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Car hunting in SA? Here’s why you should do your homework

2016-11-09 08:32

DO YOUR HOMEWORK: Ipsos provides much-needed insight into the 'owner experience' of a new vehicle. Image: Wheels24

Charlen Raymond

Cape Town - The 'owner experience' is critical when considering a new vehicle yet buyers often overlook this very important aspect.

Not only are knowing and following these experiences important but it also provides useful insights into how the motor industry operates and where consumers are more likely to find better customer experiences, reports Ipsos in its latest vehicle quality survey. 

With South Africa’s auto industry in decline, as is evident by new vehicle sales figures for October 2016, consumers need to consider all factors when purchasing their next vehicle. 

Staying afloat

When the numbers were tallied, fewer new vehicles were sold in October than the corresponding month in 2015. Both passenger cars and bakkie sales are dropping.

READ: These are SA's most common car problems: What's yours?

The state of the auto industry is particularly relevant for consumers searching for new vehicles. Consumers need to know what automakers are offering, what, if any, common problems they might experience with a vehicle.

Motorists will also need to know whether a potential new car will 1) maintain its value over the long-term and 2) how the monthly installments will affect their budget.

Owners’ experience

Patrick Busschau, Ipsos automotive business unit director, said: “For those looking for an accurate insight into the ownership experience offered by a certain vehicle, quality market research can provide the answer.”

Ipsos conducts research into the ownership experience of new vehicles and aftersales service that consumers can use as a reference.

READ: Are you driving one of these top quality cars, bakkies and SUVs in SA?

The latest report from Ipsos (for the period January 1 - December 31 2015), shows that, on average, 86 problems were reported for every 100 entry-level cars sold. Ipsos rates vehicle quality as 'problems per 100 units' (pp100).

Common problems

Common issues were problems with the window and bootlid, engine noise and performance, and the drive and braking.

Small sedans, on the other hand, had 73 complaints for every 100 cars, of which bootlid and vibrations, and performance and consumption were of the most common problems.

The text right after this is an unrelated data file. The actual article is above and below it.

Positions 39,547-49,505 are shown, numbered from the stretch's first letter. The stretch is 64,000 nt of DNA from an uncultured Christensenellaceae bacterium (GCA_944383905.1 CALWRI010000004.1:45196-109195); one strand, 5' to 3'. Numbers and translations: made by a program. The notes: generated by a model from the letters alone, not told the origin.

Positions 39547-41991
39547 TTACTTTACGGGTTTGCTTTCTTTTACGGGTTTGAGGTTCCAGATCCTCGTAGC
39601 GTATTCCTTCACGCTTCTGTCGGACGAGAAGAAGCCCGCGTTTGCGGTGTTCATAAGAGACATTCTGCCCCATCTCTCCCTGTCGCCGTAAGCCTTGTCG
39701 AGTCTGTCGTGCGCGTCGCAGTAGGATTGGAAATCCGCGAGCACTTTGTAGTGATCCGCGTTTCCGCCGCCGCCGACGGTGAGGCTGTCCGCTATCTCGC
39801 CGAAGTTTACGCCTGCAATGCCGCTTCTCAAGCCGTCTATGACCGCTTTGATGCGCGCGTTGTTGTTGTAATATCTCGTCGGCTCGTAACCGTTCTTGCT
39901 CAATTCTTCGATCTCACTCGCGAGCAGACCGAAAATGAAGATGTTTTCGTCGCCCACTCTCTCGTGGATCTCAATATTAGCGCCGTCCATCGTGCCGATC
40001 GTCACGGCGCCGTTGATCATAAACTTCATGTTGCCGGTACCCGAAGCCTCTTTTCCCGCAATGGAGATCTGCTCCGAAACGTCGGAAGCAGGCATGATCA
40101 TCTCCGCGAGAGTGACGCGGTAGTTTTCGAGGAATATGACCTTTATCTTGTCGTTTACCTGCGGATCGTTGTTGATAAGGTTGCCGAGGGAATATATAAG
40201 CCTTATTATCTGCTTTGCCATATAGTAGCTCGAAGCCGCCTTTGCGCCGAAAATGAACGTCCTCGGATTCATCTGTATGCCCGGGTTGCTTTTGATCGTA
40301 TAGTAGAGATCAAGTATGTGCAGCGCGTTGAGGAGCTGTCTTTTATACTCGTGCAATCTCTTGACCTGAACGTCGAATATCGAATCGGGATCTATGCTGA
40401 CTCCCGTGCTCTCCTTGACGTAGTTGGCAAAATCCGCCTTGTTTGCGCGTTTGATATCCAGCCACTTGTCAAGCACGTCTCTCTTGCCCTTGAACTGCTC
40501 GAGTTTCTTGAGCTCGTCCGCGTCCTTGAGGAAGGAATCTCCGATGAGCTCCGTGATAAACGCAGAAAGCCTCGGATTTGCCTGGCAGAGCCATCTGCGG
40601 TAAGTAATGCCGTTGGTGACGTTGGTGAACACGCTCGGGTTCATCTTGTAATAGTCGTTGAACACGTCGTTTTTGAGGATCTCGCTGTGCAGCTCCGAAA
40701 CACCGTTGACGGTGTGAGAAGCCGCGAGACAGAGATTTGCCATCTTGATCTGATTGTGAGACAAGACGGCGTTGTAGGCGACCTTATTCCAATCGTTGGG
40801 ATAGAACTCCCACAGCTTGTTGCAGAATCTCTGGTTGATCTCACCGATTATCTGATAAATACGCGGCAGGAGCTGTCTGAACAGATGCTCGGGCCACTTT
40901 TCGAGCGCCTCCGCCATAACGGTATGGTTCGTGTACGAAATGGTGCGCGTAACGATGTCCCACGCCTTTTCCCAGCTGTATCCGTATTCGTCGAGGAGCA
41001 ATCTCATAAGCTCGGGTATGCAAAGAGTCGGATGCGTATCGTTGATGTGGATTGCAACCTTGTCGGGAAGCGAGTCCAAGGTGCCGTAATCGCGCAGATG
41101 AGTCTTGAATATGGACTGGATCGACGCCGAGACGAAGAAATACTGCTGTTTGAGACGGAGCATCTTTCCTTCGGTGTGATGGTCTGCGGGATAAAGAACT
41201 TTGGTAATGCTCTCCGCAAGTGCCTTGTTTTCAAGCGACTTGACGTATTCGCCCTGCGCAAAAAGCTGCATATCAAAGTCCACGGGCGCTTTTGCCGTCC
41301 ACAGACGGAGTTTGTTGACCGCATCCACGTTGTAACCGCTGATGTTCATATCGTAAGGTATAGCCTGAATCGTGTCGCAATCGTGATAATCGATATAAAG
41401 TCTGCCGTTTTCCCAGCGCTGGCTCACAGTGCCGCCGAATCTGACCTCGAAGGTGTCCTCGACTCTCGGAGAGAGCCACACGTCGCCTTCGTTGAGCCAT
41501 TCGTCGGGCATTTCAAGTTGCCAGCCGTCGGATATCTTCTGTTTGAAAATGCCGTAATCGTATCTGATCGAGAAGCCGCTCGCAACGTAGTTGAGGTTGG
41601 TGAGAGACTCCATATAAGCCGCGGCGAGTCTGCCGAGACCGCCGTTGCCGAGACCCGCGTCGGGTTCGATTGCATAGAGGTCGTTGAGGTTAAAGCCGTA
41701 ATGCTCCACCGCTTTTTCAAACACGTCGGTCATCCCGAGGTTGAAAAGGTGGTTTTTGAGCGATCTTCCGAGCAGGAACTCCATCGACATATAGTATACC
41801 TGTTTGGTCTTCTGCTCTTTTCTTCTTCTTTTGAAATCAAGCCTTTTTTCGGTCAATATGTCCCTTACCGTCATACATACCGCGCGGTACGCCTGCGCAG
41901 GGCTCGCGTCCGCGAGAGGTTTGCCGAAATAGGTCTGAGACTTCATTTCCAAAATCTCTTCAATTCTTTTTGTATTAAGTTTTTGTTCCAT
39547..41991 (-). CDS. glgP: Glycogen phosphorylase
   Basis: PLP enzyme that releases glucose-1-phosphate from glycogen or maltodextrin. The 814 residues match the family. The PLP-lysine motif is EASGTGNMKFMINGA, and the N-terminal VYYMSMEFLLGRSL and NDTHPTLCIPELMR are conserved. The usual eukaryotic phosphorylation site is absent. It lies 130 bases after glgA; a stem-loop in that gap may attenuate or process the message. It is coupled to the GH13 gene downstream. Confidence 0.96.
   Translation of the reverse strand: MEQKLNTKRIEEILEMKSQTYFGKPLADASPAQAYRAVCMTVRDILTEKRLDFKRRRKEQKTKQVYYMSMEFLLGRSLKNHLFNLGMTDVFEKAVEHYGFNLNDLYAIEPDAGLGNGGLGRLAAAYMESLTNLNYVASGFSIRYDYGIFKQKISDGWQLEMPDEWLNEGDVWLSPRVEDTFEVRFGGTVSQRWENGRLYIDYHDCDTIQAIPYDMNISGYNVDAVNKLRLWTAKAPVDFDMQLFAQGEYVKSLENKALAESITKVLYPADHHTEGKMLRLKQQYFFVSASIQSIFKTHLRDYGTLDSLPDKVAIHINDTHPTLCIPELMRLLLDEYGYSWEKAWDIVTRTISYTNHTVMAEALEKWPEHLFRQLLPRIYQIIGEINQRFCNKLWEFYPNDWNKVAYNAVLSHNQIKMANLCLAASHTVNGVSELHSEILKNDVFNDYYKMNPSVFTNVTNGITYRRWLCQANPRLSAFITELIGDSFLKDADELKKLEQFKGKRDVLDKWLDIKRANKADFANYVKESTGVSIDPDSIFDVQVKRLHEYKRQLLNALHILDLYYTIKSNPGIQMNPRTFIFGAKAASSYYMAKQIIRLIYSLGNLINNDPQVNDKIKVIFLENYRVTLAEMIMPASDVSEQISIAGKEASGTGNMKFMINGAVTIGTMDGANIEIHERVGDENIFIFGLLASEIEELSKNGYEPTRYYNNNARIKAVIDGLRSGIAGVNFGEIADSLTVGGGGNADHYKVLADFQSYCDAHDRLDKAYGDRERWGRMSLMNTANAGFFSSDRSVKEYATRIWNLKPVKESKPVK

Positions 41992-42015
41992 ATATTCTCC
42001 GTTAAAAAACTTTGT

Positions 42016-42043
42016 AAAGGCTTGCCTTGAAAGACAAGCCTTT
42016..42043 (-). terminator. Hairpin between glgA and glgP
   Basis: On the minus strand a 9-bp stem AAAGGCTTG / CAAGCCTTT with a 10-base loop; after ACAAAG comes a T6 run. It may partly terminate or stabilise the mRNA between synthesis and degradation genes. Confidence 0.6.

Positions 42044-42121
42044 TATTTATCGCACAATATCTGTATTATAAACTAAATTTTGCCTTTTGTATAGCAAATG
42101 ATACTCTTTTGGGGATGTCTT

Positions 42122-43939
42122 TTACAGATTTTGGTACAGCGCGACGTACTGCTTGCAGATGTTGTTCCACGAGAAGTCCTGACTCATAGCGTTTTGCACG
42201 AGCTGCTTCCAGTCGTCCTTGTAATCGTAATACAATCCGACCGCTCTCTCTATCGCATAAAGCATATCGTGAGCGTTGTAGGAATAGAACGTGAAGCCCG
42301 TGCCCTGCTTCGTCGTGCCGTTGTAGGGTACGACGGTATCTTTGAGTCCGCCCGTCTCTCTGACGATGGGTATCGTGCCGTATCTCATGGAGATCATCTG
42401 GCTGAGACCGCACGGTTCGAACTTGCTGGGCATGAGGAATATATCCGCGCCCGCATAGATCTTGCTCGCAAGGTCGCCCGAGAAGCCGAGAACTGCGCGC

Both double- and single cab bakkies also reported problems, but petrol-driven bakkies had fewer issues than diesel, and single cab bakkies had fewer complaints than double cabs.

Volume vs. niche

When buying a more affordable vehicle, consumers run the risk of experiencing more problems/issues with their vehicles. This can be attributed to the fact that cars such as the Volkswagen Polo Vivo, Ford Fiesta and Toyota Corolla Quest are produced in high quantities and manufacturers are pushing to get as many new vehicles off the production lines as possible.

This is in contrast to vehicles at the higher end of the spectrum where more care and attention to detail are fundamental in producing the best possible vehicle. 

The Toyota Etios (entry-level car), for example, scored 72 pp100 opposed to the Mercedes-Benz E-Class’ (top executive) 35 pp100. Volume cars are more likely to receive more complaints because their production times are faster than that of more premium vehicles, which leaves more room for unforeseen problems to creep in.

Making a decision

Buying a new vehicle can be daunting, especially in SA where buyers are spoiled for choice. Ipsos therefore encourages the South African consumer to make use of the information it has gathered over the years to make a sound, well-informed decision on their next buy.

Busschau said: “Today’s buyer has an unprecedented choice of vehicle types, models and specifications from which to choose, which makes the task even more complex.

“It is for this reason that we, at Ipsos, urge potential buyers to make use of the data we have collected over a long period as a valuable source of information when car hunting.”

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